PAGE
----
Terence MacSwiney L.Mayor Files Descriptive List (Ref. PR4)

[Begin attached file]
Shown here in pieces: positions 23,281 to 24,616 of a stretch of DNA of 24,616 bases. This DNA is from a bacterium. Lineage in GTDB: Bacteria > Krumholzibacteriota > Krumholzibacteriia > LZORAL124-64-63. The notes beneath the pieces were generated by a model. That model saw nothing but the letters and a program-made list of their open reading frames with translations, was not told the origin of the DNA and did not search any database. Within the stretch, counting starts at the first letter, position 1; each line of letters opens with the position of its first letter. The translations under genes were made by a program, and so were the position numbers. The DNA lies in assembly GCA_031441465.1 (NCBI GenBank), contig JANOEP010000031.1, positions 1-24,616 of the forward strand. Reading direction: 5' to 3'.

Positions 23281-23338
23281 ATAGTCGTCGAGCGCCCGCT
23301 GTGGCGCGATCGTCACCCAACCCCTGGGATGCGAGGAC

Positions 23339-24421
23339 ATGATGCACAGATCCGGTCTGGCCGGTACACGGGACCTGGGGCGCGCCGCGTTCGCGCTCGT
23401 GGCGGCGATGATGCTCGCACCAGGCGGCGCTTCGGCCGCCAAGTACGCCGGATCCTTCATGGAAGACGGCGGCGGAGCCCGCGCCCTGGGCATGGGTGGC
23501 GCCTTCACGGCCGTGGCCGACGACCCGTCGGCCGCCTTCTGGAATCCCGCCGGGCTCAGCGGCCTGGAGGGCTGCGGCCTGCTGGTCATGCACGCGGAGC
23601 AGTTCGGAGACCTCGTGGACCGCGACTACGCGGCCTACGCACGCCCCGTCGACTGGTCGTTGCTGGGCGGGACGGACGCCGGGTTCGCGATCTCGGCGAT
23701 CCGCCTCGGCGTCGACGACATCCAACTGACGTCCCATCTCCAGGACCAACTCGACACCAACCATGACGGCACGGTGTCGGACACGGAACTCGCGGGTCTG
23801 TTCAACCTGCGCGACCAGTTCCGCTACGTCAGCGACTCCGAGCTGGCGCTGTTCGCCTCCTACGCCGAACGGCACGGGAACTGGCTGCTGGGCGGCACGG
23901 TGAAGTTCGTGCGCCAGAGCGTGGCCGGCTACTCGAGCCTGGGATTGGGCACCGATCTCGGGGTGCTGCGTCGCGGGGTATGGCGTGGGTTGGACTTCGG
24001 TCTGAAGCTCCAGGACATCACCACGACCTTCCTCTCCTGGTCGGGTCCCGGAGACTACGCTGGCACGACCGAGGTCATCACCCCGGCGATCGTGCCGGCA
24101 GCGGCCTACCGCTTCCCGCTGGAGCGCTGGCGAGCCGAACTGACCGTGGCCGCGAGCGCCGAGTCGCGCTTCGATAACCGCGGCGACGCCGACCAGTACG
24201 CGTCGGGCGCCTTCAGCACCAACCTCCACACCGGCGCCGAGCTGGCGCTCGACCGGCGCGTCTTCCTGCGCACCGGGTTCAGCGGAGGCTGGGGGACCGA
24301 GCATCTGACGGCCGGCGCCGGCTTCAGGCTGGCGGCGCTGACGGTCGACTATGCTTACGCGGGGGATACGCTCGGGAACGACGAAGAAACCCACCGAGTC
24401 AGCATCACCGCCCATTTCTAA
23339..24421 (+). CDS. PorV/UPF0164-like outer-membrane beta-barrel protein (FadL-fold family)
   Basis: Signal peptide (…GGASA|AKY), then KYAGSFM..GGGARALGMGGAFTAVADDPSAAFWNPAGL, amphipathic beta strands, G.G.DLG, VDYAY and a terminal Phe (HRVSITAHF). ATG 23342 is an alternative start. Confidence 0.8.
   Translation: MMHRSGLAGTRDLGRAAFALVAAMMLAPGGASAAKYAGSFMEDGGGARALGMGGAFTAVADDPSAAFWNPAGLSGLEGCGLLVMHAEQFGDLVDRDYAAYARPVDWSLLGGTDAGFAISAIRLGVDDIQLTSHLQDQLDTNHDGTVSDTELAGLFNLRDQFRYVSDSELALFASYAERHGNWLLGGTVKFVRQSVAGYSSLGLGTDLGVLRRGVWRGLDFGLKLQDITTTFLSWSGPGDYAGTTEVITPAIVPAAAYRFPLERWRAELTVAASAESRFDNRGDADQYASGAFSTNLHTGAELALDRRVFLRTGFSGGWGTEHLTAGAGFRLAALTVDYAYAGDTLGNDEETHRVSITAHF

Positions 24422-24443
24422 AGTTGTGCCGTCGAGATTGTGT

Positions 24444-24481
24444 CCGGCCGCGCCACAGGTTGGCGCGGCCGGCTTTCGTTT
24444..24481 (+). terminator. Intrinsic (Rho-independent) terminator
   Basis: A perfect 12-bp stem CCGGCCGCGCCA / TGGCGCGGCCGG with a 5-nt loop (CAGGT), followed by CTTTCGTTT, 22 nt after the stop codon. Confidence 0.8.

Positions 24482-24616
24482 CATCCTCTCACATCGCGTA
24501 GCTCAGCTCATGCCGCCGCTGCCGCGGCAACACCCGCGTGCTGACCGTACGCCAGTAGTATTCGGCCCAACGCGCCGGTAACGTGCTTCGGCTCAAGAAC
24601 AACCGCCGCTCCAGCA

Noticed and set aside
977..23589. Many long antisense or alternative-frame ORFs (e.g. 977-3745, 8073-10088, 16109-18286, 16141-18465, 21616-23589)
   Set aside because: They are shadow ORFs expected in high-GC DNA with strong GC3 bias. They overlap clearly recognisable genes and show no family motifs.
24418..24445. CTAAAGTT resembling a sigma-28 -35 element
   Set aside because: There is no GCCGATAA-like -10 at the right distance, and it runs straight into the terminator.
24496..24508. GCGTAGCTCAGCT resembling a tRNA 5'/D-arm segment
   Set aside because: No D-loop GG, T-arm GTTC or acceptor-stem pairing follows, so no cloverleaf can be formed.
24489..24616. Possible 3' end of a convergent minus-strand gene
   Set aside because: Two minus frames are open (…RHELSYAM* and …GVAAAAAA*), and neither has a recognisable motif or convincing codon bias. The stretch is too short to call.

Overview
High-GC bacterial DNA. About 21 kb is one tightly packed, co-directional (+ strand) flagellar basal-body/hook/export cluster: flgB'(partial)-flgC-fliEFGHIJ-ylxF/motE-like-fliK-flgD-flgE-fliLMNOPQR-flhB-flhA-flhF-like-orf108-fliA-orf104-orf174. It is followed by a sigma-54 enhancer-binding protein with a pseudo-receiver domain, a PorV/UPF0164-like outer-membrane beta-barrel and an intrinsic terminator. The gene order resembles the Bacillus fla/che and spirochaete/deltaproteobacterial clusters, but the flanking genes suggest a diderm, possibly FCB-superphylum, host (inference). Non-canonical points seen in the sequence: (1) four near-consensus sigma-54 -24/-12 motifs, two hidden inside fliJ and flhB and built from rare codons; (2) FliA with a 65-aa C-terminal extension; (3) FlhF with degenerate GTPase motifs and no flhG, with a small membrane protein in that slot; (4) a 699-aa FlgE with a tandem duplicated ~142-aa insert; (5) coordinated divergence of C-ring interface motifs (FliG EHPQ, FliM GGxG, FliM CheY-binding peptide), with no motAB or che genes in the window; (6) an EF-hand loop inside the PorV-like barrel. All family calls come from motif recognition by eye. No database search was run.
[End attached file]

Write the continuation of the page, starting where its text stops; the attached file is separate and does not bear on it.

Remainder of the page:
and copy outgoing letters in English, Irish and French. Although the collection covers the period from 1919 to 1920 most of the documents concentrate on the period of March to July 1920 and are primarily administrative. There are however two distinct themes, MacSwiney as Lord Mayor of Cork, and as the Commanding Officer of Cork No.1 Brigade, Irish Volunteers. The original order has been maintained and the collection divided into six sections each representing an individual file. Within each file the documents have been rearranged to reflect chronological order as this had become disordered. The only file originally named was File 2 labelled 'Finance' which includes correspondence concerning the establishment of an Irish taxation department, the accumulation of revenue from the renewal of licences and the collection of money for the Dáil Éireann Loan in Cork. However these themes are not exclusive to this particular file and neither do they dominate it. This is a common trait in all six files for although they appear to have been kept as separate administrative files by MacSwiney the subject matter throughout the collection continuously overlaps. The principle correspondents are Diarmuid O'Hegarty, Secretary Dáil Éireann, Austin Stack, Substitute Minister for Home Affairs, Michael Collins, Minister for Finance and Kevin O'Higgins, Substitute Minister for Local Government. To a lesser extent there are also letters from Liam de Róiste, T.D., Desmond Fitzgerald, Director of Propaganda, Arthur Griffith, Acting President Dáil Éireann and Daniel Corkery. In terms of the Irish Volunteer movement Gearóid O'Sullivan, Adjutant General and Richard Mulcahy, Chief of Staff are the main correspondents. Letters are also exchanged with the Commanding Officers of Cork No.3 Brigade, Tom Hales and the 6th Battalion Commandant, T.S. O'Gorbidhe. The main themes overlapping in the files are the establishment and early workings of the National Arbitration Courts, the separation from English Local Government to Irish Local Government, the foundation of an Irish taxation system and the collection of funds in Mid Cork and Cork City for the Dáil Éireann Loan Fund. The foundation of a nation-wide regional judicial system is particularly emphasised in MacSwiney's correspondence with Austin Stack, Substitute Minister for Home Affairs. There are a number of requests and reports commenting on the progress of MacSwiney's constituency in setting up Republican Courts (PR4/2/1) and a continuous eagerness to show these courts to American journalists (PR4/4/63). One of the earliest working tests and frequent subject in the papers is the case of R. Power, Tramore, County Waterford whose action highlights the starting difficulties and resolutions of this new system. (PR4/2/3, PR4/6/15). This eagerness on the part of MacSwiney and his contemporaries is equally apparent in the weight of correspondence regarding the establishment of a financially independent country. MacSwiney, Michael Collins, Minister for Finance and to a lesser extent Liam de Róiste, T.D., converse over the amount of money or gold collected for the Dáil

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